The Environmental Protection Agency Bill establishes new powers over pollution. It gives powers to control pollution. The integrated licensing system it provides under which pollution licences are now granted by the agency and not by the local authority is welcome. The register that will be established under Part IV, section 86, and will be open to the public for inspection is a very desirable development and is positive in relation to dealing with pollution matters.

I am also satisfied with the appointment procedures to the board in that it does seem to be fairly and reasonably [1297] independent. I would have very considerable concerns about the extent to which the agency operates as distinct from any direction or target that is in the agency. I believe the functions of the agency are too narrow, that it limits itself mainly, not exclusively, to pollution control. It deals with air, water, waste and, to an extent, noise but mainly pollution control is the focus of the Bill and I would have thought that it could have been extended to cover the entire environment. It is a negative aspect of the Bill that it has limited application.

I am also concerned about section 107 of the Bill where there is no adequate provision for freedom of environmental information. There is a very large measure of discretion left to the Minister and I am not sure if that is the direction in which we should be going. It certainly is not in conformity with the wishes of the EC and the EC directives. There should be total freedom of information in an environmental context to the public.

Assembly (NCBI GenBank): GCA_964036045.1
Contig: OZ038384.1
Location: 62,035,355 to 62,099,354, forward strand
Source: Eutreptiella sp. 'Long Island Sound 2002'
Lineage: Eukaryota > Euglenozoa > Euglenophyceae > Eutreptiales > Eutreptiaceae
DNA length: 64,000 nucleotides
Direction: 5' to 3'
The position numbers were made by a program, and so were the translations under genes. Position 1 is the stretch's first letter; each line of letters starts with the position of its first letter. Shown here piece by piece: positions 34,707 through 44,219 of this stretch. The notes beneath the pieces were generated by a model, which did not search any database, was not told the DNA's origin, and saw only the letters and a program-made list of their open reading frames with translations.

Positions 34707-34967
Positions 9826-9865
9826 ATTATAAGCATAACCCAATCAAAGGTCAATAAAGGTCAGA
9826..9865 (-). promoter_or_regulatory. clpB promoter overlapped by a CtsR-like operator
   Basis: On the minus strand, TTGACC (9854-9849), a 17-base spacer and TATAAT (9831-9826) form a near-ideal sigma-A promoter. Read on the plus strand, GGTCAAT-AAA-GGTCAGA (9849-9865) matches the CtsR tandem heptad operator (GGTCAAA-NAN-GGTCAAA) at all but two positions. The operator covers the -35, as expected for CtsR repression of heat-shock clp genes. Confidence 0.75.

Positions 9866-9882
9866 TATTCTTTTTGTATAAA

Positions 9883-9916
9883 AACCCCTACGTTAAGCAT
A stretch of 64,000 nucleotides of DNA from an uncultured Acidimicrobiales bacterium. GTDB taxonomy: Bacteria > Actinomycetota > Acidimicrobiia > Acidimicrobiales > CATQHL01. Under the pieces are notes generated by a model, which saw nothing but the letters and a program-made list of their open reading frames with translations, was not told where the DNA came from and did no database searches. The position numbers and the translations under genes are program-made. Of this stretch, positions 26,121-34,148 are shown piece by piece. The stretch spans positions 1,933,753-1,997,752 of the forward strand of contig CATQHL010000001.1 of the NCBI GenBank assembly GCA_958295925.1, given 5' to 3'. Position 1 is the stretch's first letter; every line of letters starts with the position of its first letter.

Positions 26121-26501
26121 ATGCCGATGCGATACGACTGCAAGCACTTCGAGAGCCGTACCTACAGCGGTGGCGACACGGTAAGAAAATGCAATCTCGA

I would also have thought that the Bill could have gone further down the road. Something I would have liked very much to see is the Bill statutorily stating the situation in relation the nuclear issue. We in Ireland are a nuclear free zone and it has become ad hoc policy for so long that it has almost been established as a principle. We have made very formal decisions that we are not developing a nuclear industry and certainly we are not going down the road of nuclear power. It would have been a welcome statutory statement to incorporate a decision of this matter in the Bill.

The other area I am concerned about is the destruction of Dublin. Two weeks ago we were debating a Private Members' Bill and in that Bill we were dealing with Dublin city plans particularly in relation to motorway construction and the various developments that had taken place or were in the process of taking place. It is difficult to see how the application of the terms of this legislation can do anything to protect the environmental from the Dublin city draft development plan. That is a major section of our environment. There are whole communities involved, [1298] there are whole areas of sensitive wildlife in areas such as Booterstown. There is Dublin Bay and the fabric of city life and community life in the city. I cannot see how this legislation is going to have any impact on what is a warmed-up Dublin city draft development plan which was effectively rejected almost 20 years ago and which has now been presented in a slightly revamped form and is likely to destroy the fabric of the city of Dublin.

I would certainly like the Minister to give me some indication about how this legislation can protect the city from — I will not say the city planners because I do not think the city planners get much scope — the city engineers. They seem to be the people who have a bee in their bonnet about the desirability of motorways as the means to solve all our transport problems. They are not too interested in feasibility studies or environmental impact studies. Also I would be concerned that this Bill does not seem to be in accordance with EC requirements. It does not seem to have the strictness of the legislative requirements that have been promulgated in the EC.